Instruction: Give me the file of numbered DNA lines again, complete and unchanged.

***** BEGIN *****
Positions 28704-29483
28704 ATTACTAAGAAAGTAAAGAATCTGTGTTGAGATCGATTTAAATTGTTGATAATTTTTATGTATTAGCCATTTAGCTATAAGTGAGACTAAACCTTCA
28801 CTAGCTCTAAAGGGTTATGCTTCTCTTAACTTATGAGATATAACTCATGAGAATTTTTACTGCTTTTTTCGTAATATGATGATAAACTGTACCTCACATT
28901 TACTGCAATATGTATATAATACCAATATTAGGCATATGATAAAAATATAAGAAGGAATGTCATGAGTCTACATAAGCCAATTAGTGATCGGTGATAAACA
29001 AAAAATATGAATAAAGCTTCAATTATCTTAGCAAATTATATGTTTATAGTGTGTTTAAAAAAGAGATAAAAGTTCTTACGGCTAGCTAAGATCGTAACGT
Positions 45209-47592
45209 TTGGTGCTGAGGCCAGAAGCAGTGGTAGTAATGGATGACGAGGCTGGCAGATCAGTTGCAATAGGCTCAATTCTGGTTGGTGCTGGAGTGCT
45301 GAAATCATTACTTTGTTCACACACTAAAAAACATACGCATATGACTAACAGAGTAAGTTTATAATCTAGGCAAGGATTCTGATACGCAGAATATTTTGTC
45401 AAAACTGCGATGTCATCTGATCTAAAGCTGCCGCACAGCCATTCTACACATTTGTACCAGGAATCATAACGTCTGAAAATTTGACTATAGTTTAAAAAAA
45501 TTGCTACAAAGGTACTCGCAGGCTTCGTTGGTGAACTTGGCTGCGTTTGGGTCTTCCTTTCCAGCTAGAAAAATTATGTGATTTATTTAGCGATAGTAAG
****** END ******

Positions 28704-29483
28704 ATTACTAAGAAAGTAAAGAATCTGTGTTGAGATCGATTTAAATTGTTGATAATTTTTATGTATTAGCCATTTAGCTATAAGTGAGACTAAACCTTCA
28801 CTAGCTCTAAAGGGTTATGCTTCTCTTAACTTATGAGATATAACTCATGAGAATTTTTACTGCTTTTTTCGTAATATGATGATAAACTGTACCTCACATT
28901 TACTGCAATATGTATATAATACCAATATTAGGCATATGATAAAAATATAAGAAGGAATGTCATGAGTCTACATAAGCCAATTAGTGATCGGTGATAAACA
29001 AAAAATATGAATAAAGCTTCAATTATCTTAGCAAATTATATGTTTATAGTGTGTTTAAAAAAGAGATAAAAGTTCTTACGGCTAGCTAAGATCGTAACGT
Positions 45209-47592
45209 TTGGTGCTGAGGCCAGAAGCAGTGGTAGTAATGGATGACGAGGCTGGCAGATCAGTTGCAATAGGCTCAATTCTGGTTGGTGCTGGAGTGCT
45301 GAAATCATTACTTTGTTCACACACTAAAAAACATACGCATATGACTAACAGAGTAAGTTTATAATCTAGGCAAGGATTCTGATACGCAGAATATTTTGTC
45401 AAAACTGCGATGTCATCTGATCTAAAGCTGCCGCACAGCCATTCTACACATTTGTACCAGGAATCATAACGTCTGAAAATTTGACTATAGTTTAAAAAAA
45501 TTGCTACAAAGGTACTCGCAGGCTTCGTTGGTGAACTTGGCTGCGTTTGGGTCTTCCTTTCCAGCTAGAAAAATTATGTGATTTATTTAGCGATAGTAAG